Let's just have a quick look at the comment section. We've got unquestioned from Amanda. She asks, ‘Do I need a website or can I just have a Facebook page?’ You can run ads on Facebook without having a website. You can just create a Facebook page and add specific ad campaigns. For example, to more people who like your page then the more people are potentially going to see the posts.
In terms of lead generation though, that's not a particularly direct approach. If you're looking to use Facebook Ads for lead generation and you don't have a website, ideally I would say you should get a website. Or if it's just like a single landing page, because then you're fully in control of it.
I do appreciate that there are a lot of brokers who work for someone else, or they're part of a network where getting their own website is a lot of hassle or impossible. If you're one, there is a particular kind of Facebook Ads campaign that you can run called a lead generation campaign. It works when someone sees your ad and clicks on it, instead of them being taken through to your website, they stay on Facebook and they get an inquiry form presented underneath the ad. And if they fill in then that's the equivalent of filling in a form on your website. You will know once they fill in the information because it comes through to you. The nice thing about it is there is a lot of information on the form which is pre-populated. Obviously, because Facebook already knows the person's name, email, or in some cases their phone number, it can fill those things in automatically.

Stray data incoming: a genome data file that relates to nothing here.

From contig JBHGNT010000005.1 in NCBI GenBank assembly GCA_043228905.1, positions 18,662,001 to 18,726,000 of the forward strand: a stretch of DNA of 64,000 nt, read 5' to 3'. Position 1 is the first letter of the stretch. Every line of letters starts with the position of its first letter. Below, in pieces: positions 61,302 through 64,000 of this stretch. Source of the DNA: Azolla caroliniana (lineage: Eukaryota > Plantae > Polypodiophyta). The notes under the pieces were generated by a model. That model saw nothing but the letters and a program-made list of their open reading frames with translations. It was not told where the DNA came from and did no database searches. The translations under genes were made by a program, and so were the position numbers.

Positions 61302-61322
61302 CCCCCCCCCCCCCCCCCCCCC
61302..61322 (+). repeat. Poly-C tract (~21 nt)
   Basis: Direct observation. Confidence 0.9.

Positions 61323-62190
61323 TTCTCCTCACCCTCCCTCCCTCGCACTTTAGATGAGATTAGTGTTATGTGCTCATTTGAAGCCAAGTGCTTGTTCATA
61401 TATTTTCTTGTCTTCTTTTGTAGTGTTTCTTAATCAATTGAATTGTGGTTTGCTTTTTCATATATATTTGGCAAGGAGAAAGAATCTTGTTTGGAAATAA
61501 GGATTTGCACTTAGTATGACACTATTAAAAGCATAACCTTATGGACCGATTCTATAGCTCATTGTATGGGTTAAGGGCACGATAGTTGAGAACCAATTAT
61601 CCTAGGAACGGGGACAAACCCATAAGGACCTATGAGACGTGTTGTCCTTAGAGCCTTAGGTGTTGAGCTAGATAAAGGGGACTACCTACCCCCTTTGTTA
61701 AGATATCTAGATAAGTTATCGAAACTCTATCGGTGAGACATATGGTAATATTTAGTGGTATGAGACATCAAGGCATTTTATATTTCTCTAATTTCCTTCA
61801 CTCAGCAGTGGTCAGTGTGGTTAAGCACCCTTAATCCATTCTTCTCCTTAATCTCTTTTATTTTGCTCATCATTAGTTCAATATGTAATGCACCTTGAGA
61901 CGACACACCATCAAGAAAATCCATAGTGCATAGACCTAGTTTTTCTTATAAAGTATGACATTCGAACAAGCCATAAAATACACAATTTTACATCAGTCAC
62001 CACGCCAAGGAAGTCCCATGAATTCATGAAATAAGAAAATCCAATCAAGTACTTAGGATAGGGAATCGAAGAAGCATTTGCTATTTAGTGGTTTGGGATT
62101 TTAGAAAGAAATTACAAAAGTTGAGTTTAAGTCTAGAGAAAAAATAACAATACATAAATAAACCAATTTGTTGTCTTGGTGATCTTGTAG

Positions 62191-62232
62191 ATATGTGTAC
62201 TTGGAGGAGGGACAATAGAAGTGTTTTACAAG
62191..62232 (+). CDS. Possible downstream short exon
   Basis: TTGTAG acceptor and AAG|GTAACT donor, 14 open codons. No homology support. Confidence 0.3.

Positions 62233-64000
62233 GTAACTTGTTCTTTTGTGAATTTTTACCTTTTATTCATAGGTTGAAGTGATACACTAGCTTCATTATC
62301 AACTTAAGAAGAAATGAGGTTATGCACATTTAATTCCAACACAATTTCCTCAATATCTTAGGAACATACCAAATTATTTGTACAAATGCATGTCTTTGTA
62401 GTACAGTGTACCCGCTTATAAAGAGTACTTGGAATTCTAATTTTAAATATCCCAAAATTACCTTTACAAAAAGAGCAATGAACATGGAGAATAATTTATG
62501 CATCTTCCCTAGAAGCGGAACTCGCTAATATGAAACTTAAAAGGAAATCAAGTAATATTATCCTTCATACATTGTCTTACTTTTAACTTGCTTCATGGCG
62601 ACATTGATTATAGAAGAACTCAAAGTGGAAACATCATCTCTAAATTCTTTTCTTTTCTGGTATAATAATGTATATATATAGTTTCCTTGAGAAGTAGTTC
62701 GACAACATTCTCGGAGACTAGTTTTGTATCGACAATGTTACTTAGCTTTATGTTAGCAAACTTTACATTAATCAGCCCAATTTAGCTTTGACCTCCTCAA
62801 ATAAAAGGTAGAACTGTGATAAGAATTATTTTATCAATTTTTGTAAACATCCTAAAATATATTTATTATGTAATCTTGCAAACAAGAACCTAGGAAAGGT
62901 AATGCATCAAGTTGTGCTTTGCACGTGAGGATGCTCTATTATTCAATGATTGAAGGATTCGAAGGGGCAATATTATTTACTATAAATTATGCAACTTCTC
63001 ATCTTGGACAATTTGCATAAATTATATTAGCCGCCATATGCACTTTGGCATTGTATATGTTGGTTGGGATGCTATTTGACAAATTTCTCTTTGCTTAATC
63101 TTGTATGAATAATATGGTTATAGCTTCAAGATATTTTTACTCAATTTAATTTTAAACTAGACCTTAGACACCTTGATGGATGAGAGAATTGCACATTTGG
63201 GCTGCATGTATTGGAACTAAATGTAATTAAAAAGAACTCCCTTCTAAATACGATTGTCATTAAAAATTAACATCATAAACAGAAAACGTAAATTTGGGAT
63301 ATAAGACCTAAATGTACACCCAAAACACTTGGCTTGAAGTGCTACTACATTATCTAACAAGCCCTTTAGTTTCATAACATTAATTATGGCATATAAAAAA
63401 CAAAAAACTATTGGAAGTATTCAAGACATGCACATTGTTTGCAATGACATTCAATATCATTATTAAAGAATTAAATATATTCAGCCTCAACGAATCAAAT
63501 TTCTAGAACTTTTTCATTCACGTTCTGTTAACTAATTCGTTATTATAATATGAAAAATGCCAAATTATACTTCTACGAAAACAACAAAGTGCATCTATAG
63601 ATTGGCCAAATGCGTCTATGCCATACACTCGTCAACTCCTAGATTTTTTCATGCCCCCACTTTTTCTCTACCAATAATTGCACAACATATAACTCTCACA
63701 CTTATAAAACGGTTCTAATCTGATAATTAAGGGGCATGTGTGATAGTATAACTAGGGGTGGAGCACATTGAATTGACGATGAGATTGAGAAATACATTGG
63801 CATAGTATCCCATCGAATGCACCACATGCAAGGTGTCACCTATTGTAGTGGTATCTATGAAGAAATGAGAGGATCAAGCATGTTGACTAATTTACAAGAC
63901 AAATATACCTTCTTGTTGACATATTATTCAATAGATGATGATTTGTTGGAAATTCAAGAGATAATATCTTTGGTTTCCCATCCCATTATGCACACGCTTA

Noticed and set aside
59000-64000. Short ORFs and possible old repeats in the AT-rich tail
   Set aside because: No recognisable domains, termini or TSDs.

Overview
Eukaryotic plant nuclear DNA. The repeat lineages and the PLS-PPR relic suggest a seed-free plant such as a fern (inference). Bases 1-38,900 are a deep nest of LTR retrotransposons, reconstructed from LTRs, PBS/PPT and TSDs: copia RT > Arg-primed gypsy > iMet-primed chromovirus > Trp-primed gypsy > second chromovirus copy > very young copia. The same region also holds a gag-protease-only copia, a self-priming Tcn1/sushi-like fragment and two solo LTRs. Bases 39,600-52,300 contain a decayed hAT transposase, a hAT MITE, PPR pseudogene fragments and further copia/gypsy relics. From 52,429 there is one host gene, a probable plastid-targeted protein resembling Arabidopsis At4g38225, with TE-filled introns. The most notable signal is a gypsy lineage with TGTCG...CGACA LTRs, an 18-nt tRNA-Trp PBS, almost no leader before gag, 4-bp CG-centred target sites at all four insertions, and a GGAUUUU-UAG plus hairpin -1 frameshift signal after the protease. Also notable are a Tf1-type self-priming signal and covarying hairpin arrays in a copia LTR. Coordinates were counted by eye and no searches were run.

Therefore, it's an easier process for the person to submit their inquiry because they haven't got to leave Facebook anymore and a lot of the stuff is already filled in. That's how it works. Also, even if you've got a website it's worth experimenting with lead generation ads and testing those versus ads that send someone to the website to see which ones get you the most results, and which get you the best cost per lead. I hope that answers the question, Amanda, but if not, then leave me another comment and we can talk about it more afterwards.